2011年12月30日 星期五

Burst of Colors under the Rain

After seeing the "Graden Railway" show at the East Gallery of the US Botanic Garden, it was quite natural that I went to see the plants and flowers at the West Gallery. After all, that was why I came in the first place. Before I could so that, I had to retrace my steps through the entrance garden where there were displayed a number of historic buildings associated with former American presidents.

This is the model of the residence of Thomas Jefferson at Montecello, Charlottesville, Virginia. By this time, the sky was overcast and it was beginning to rain. Fortunately, the Botanic Garden was protected from the pelting rain outside by a huge metal and glass/plastic dome- like structure shaped like a transparent loaf of bread with plenty of greenery. But it was dripping at places and it was really dark, as if it were already nighttime.

The garden was full of these Christmas flowers which originally came from, of all places, tropical Mexico!

This one was literally overflowing on to the ground in a torrent of bright reds.

I like these red leaves

Before I reached my destination, the orchid house, I had first to pass through the Tropical House

and passed by this tropical plant. It's called Cryptanthus or "ti" of the Bormeliad Family.

And also these orchids

And also these other orchids before entering into the neighboring haven of their near and distant relatives.

I found these blooming orange orchids

This red one, which we can often find in Hong Kong too.

There was a beautiful purple orchid but it was so dark that it was practically impossible to take any picture without a flash. .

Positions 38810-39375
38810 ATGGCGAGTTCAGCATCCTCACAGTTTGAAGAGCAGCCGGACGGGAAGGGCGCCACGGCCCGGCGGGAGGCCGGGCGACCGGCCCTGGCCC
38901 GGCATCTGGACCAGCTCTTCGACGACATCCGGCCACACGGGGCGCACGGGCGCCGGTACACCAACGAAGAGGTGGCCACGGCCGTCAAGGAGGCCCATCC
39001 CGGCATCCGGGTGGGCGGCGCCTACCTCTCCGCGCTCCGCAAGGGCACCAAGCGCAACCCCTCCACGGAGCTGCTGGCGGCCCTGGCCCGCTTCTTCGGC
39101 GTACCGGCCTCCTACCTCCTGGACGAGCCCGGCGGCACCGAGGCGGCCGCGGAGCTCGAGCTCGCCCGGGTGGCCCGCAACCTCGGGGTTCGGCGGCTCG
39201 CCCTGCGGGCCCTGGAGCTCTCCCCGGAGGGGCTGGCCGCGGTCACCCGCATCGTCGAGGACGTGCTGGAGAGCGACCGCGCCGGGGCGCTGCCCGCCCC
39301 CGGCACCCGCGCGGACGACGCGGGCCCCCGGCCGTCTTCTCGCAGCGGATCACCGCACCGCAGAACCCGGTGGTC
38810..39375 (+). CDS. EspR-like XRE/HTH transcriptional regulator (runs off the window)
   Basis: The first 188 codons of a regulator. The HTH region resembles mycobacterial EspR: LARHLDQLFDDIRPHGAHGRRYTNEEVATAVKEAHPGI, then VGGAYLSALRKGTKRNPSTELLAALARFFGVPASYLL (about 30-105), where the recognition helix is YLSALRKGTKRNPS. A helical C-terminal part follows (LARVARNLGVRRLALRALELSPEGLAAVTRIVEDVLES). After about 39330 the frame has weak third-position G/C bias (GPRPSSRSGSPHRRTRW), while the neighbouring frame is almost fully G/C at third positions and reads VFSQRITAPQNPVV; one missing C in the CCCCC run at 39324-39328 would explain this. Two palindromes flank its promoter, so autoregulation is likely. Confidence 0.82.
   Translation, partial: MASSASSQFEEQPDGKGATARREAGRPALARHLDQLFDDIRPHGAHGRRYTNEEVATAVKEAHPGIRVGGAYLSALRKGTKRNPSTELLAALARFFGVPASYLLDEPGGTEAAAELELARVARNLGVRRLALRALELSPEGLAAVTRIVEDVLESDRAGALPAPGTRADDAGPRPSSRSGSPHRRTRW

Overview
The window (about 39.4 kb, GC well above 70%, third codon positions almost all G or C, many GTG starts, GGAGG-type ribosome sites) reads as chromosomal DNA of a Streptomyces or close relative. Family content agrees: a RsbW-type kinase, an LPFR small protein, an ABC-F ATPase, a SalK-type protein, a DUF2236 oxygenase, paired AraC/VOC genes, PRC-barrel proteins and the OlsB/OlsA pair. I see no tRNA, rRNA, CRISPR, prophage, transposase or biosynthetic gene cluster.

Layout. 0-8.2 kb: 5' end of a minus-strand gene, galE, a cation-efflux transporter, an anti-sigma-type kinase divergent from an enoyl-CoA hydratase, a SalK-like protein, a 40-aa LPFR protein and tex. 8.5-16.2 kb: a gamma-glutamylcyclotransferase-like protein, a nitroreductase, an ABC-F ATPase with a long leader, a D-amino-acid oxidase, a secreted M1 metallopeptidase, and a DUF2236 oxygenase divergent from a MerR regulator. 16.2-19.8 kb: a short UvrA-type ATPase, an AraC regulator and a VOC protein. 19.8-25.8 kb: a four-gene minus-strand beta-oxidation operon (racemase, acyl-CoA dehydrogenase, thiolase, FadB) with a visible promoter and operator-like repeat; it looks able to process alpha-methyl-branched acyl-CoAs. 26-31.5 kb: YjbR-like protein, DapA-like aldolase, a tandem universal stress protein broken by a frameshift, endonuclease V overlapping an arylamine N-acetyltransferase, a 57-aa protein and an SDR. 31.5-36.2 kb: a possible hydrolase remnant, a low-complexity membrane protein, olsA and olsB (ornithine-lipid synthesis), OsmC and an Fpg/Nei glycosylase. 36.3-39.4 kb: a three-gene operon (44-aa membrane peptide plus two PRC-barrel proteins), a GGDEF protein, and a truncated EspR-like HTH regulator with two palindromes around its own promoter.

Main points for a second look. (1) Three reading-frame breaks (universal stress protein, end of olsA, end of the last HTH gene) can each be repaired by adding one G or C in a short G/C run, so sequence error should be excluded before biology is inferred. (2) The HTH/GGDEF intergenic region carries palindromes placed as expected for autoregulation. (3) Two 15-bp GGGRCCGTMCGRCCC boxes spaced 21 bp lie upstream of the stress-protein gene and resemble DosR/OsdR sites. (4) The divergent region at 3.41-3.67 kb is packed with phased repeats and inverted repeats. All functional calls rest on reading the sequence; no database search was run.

But these purple ones can be found in Hong Kong too.

This is the best I could do without a flash

There were also many of these purple yellow and white orchids

And these with much thicker petals

This one also has thicker petals

These look more like ordinary flowers. I'm sure they'd say ordinary flowers look more like them.

This one was much better because there was a small light from the wall.

I think I have seen these in Hong Kong too.

As a token of my respect, I show three more.

Finally got the name of this one: totally unpronouncible : Pophiapedium or "High Life of Champaign". What a name!

These look nice against the light, whatever its name.

Light is really wonderful. What'd we do without light?

See what I mean?

Some white orchids with yellow stamens

More white ones but with purple stamen

More white ones under the light

These white ones have vermilion and yellow spots on them

These are half breeds, half purple and half white

These are more clear-minded: all purple.

So are these